Top 10 Basketball Strength Exercises From Oak Hill Academy | STACK
Micah Kurtz
- Micah Kurtz is a nationally certified strength and conditioning specialist. He has worked as a graduate assistant strength and conditioning coach for the University of...

Top 10 Basketball Strength Exercises From Oak Hill Academy

October 10, 2012 | Micah Kurtz

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This piece was coauthored by Bryan Meagher.

Basketball has evolved tremendously over the past 25 years. Today's game requires players who are not just skilled, but faster, stronger and more explosive than their competition.

Weight training is the trick for stepping up your game, dominating on the court and helping your team win. If you are serious about basketball, you need to be equally serious about basketball weight training. So what exactly needs to be worked in the weight room? Here are the top 10 strength exercises from the 2011-12 High School Basketball National Champions, Oak Hill Academy.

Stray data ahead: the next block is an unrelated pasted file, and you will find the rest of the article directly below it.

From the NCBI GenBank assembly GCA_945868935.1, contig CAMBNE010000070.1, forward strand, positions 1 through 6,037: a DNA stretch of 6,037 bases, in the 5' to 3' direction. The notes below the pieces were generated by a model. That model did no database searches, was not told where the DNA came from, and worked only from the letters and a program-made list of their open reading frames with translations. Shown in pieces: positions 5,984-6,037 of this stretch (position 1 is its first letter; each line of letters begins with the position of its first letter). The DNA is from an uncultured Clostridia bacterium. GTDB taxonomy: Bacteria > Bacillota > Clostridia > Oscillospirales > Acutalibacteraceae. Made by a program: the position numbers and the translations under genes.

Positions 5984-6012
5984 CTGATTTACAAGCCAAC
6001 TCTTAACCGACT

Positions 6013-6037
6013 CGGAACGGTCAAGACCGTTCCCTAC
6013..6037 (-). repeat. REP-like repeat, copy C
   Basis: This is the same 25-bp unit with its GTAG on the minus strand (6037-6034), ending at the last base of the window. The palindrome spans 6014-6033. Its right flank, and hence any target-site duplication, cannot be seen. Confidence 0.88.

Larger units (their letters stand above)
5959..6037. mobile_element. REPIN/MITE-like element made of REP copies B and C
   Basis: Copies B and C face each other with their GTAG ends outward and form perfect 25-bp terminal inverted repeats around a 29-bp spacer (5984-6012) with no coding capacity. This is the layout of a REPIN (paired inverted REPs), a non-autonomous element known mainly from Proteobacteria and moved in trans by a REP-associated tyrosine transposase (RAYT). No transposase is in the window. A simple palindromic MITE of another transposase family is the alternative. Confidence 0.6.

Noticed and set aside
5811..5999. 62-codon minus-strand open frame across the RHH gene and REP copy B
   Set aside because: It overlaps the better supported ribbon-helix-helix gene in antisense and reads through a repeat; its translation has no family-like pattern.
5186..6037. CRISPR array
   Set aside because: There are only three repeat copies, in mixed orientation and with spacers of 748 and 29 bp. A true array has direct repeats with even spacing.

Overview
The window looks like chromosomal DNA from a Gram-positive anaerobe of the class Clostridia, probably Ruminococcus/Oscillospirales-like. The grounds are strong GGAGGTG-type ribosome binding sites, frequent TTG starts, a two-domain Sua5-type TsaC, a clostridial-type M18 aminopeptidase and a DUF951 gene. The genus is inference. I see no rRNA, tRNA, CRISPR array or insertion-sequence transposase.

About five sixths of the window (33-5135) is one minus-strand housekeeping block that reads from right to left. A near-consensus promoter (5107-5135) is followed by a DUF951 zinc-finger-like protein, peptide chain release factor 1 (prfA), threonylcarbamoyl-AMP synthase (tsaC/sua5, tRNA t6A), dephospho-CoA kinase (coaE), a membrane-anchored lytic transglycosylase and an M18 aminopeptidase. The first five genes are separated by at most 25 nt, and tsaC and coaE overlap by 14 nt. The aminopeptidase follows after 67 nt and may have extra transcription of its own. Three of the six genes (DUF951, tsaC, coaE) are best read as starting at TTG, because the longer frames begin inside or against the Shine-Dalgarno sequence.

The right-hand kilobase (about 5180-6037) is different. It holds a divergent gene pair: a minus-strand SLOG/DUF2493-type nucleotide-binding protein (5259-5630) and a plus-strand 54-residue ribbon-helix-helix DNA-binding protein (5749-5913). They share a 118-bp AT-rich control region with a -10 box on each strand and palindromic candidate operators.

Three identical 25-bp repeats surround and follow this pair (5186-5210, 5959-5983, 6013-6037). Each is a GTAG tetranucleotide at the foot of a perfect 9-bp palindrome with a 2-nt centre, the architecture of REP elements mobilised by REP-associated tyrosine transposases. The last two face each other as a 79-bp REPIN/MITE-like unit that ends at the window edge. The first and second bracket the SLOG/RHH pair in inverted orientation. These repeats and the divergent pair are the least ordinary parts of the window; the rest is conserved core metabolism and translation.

1. Front Squats

Why: All athletes are built from the ground up, so strong legs are crucial, especially for basketball players. The tried and true Front Squat is one of the best basketball weight training exercises to develop this power.

Tips:

  • Keep chest up and back flat
  • Elbows stay high throughout movement so bar remains on shoulders
  • As you descend, push hips back as if sitting down
  • Keep weight on heels
  • Lower until thighs are parallel to the ground to engage all major muscle groups in your legs

2. Clean High Pull

Why: Explosive triple extension movements are great basketball exercises, because they help athletes transfer their progress from the weight room to the court. This particular exercise involves the hip, knee and ankle, three major joints, which, when moved from flexed to extended position, create the explosiveness needed to jump for rebounds.

Tips:

  • Power comes from the hips, so hips should rock back first
  • This places shoulders in front of bar and allows for full hip extension and drive